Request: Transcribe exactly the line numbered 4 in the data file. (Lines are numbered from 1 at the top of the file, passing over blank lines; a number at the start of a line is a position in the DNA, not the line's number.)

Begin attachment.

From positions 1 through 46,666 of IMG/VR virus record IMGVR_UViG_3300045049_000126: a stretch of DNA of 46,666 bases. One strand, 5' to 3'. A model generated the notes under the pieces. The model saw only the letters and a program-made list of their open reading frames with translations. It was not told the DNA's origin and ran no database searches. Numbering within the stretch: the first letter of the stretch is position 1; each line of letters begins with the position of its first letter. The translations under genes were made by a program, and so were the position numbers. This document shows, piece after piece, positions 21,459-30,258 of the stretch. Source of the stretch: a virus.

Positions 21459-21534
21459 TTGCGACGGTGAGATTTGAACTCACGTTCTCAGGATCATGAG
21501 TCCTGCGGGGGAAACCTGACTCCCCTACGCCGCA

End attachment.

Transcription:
21501 TCCTGCGGGGGAAACCTGACTCCCCTACGCCGCA